Investigating documents in depth

Feb 09, 2006

Keyword searches in text databases are a standard procedure today. Related content in different documents can now be analyzed on numerous levels using the software tool SWAPit. Researchers will be demonstrating at CeBIT how football news can be evaluated.

Does Ballack actually play any better now that he has signed a lucrative advertising contract? Or has his performance deteriorated instead? Has the disagreement between Kahn and Lehmann improved the two goalkeepers’ performance, or are they tending to stop fewer balls than before? And what effect does this have on their clubs? If scoop-hungry reporters are to assess these issues on a founded basis, rather than just relying on their gut feeling, they need to square up the news in sports magazines with up-to-date statistics, club communications and articles in the tabloids.

Such multi-layered analyses can now be prepared semi-automatically, using the software tool SWAPit developed by scientists at the Fraunhofer Institute for Applied Information Technology FIT in Sankt Augustin near Bonn. This tool makes it possible to discover related content in textual data at a glance, revealing any associated additional information.

“The name SWAPit is derived from the verb ‘to swap’,” explains Andreas Becks of the FIT. "The program challenges users to look at textual information from alternative points of view, enabling them to compare supplementary information related to the documented topics.” To make this possible the tool presents collections of texts as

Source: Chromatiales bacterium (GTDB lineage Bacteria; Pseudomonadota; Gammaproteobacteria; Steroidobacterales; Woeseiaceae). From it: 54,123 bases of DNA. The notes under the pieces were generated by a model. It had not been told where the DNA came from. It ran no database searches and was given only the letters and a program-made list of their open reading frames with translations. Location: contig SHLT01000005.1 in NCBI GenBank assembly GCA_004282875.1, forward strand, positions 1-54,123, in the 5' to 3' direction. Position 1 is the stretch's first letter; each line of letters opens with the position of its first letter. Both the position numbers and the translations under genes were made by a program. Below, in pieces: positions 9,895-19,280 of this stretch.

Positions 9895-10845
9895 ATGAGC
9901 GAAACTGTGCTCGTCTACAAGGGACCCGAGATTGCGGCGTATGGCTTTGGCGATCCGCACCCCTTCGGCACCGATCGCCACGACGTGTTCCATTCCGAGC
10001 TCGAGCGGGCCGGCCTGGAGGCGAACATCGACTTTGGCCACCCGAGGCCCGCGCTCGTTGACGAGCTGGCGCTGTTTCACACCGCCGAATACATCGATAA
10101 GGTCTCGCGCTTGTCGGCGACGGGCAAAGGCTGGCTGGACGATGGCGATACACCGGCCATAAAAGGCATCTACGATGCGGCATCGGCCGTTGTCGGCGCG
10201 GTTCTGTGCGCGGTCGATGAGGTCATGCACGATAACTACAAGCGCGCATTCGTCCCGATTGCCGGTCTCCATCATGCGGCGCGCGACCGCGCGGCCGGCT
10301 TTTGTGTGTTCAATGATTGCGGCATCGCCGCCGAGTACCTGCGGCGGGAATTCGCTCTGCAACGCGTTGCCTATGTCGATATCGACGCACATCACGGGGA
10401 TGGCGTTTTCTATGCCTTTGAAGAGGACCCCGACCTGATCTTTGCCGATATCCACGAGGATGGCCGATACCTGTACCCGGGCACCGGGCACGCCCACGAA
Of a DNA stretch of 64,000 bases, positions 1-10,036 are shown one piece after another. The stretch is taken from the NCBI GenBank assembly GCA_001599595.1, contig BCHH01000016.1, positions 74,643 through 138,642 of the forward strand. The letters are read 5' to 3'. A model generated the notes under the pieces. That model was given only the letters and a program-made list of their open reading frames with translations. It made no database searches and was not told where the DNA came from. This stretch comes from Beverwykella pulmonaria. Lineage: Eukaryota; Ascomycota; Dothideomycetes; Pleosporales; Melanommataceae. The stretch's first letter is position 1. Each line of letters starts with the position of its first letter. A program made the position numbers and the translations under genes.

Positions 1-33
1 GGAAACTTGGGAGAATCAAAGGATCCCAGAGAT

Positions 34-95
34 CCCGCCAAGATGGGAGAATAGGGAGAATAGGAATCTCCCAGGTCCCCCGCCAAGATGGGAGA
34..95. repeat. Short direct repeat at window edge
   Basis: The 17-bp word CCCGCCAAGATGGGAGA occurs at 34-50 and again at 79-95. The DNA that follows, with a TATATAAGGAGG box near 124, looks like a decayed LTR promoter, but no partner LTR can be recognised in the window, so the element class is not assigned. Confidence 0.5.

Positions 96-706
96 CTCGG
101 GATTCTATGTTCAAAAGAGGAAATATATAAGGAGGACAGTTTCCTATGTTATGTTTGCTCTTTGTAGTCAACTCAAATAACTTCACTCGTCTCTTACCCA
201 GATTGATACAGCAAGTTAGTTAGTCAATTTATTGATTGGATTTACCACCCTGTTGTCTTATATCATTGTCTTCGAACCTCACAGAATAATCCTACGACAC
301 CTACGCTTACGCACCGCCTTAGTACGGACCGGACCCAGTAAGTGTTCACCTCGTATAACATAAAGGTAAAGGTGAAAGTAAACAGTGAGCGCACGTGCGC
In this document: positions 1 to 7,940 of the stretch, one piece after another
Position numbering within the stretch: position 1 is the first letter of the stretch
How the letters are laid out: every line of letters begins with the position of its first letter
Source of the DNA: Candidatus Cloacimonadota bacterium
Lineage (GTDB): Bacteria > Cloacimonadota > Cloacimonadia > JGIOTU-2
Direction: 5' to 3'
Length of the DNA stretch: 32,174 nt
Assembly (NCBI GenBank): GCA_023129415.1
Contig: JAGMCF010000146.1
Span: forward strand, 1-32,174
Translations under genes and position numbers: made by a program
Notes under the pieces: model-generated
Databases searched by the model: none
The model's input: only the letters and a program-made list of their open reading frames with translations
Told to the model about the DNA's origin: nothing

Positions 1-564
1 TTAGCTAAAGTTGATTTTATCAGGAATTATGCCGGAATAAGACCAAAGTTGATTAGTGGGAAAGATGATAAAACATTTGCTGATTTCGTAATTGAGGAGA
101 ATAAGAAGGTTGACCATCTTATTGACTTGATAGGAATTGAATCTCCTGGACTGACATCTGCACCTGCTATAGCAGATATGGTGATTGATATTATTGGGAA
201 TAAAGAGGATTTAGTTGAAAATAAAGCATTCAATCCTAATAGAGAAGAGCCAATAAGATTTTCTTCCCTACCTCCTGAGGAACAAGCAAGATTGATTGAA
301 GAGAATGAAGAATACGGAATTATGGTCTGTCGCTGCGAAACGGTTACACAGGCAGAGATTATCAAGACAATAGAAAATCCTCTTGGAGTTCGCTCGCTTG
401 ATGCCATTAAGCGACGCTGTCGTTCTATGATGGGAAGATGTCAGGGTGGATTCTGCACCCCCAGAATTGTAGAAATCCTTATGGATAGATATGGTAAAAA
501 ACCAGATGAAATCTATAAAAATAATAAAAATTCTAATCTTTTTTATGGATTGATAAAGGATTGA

a kind of map, in which similar texts are grouped into clusters. When a user clicks on one of these clusters, the shared features are displayed on the monitor in a field immediately adjacent to the map. “These additional ways of looking at information allow users to analyze their data much more fully. They can compile statistics and discern patterns that were not evident before,” Becks emphasizes.

Press research is just one possible application of the method known as integrated text and data mining. Other ways of using this software might be to analyze patents for research planning, examine documents on segments of the market or evaluate inquiries at service centers. “But at one point we even had an interdisciplinary cultural project in which SWAPit solved communication problems,” Becks reports. “It showed us how differently various disciplines define the same term.”

The researchers have already tested their prototype with industrial partners in a wide range of sectors. It is compatible with standard text formats such as doc, pdf and html, but could easily be extended to cover other formats if required for concrete marketing purposes, Becks assures us. Interested parties can learn more details at CeBIT in Hanover from March 9 to 15.

Source: Fraunhofer-Gesellschaft

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